A case pending in the Fourth Circuit Court of Appeals could upend the enforceability of dispute provisions found in a majority of consumer credit card agreements used by nearly every issuer in the United States today. The Plaintiff in the Bailey matter asserts that both the arbitration agreement and the class action waiver provisions in her typical credit card contract are not binding agreements because the creditor could modify the terms. The Federal District Court denied the creditor’s motion to arbitrate the case which prompted an interlocutory appeal to the Fourth Circuit Court of Appeals.
In Bailey, the Plaintiff sued her creditor in Maryland Federal District Court asserting that the creditor should have maintained a Maryland Consumer Lending License. The creditor filed a motion to compel arbitration in the case and a motion strike Plaintiff’s putative class action allegations, citing the following provision in the credit card agreement with Plaintiff:
"By accepting this Agreement, you agree to this Jury Trial Waiver and Arbitration Clause (“Clause”). This Clause is in question and answer form to make it easier to understand. Even so, this Clause is part of this Agreement and is legally binding. Under this Clause, you waive the right to have any Dispute heard by a judge and jury and you waive the right to participate in a class, representative or private attorney general action regarding any Dispute."
The Plaintiff’s credit card agreement further provided as follows:
"The rates, fees and terms of this Agreement (including its Jury Trial Waiver and Arbitration Clause), may change and we may add or delete any term. When required by law, we will provide advance written notice of any changes and any right to reject the changes."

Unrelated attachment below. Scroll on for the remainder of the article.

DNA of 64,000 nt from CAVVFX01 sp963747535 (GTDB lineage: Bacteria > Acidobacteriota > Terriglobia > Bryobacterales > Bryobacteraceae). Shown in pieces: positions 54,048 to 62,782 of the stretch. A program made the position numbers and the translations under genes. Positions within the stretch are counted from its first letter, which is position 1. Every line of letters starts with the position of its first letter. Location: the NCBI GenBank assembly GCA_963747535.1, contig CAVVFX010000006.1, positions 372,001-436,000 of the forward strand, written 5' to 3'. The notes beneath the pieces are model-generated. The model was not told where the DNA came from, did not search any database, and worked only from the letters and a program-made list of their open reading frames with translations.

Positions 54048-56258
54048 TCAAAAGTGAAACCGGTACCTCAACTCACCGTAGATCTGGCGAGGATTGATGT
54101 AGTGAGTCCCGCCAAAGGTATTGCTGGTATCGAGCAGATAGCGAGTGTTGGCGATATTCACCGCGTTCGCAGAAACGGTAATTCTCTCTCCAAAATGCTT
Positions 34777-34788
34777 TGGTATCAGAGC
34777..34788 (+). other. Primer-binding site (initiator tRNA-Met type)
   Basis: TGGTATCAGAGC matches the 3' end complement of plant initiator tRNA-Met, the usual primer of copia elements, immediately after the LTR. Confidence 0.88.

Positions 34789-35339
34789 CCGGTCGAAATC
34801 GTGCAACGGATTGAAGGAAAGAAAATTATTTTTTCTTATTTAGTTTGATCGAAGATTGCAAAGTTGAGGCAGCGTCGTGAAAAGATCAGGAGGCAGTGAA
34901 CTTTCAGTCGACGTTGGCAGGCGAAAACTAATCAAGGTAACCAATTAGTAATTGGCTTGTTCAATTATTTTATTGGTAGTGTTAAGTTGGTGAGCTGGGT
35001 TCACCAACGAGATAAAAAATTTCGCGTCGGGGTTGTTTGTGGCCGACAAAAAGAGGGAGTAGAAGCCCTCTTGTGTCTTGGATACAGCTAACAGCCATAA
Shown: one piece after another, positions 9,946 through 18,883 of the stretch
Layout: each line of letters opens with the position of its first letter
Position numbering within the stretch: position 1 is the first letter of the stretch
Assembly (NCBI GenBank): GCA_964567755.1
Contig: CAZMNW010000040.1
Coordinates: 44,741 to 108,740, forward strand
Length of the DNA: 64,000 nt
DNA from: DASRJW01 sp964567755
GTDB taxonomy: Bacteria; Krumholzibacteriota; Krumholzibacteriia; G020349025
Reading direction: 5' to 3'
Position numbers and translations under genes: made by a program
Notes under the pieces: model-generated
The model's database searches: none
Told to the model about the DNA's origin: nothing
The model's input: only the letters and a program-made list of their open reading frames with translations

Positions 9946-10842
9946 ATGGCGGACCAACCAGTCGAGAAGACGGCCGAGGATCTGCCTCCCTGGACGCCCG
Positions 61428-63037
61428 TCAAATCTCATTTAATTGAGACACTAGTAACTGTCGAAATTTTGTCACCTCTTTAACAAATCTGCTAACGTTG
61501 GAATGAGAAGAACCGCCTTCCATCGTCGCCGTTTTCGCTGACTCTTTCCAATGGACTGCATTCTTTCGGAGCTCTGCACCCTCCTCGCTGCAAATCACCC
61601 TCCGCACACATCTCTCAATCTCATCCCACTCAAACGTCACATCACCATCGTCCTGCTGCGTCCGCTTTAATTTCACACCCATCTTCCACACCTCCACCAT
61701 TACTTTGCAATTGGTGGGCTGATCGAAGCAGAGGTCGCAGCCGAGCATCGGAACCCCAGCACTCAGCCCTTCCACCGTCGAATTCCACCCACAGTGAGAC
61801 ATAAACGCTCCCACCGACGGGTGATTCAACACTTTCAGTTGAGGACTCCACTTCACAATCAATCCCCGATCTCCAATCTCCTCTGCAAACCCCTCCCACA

The District Court in Bailey summarized the positions of the parties as follows:
"Plaintiff argues that the Cardholder Agreement’s arbitration provision lacks the consideration necessary to constitute a binding agreement because it is subject to a change-in-terms provision allowing for unilateral modification without advance notice. Defendant argues that the change-in-terms provision does not apply to the arbitration provision because it is located outside the four corners of the arbitration provision."
In denying the Defendant’s request to arbitrate the dispute, the Court in Bailey further wrote:
"According to the Supreme Court of Maryland’s decision in Cheek v. United Healthcare of Mid-Atlantic, Inc., a change-in-terms provision allowing the defendant to modify unilaterally an arbitration provision “[‘]with or without notice’ creates no real promise, and therefore, insufficient consideration to support an enforceable agreement to arbitrate[,]” because it empowers the defendant to revoke the arbitration agreement at any time. Id. at 662. Notice of unilateral changes alone, however, does not constitute adequate consideration without additional limitations." See Bailey v. Mercury Financial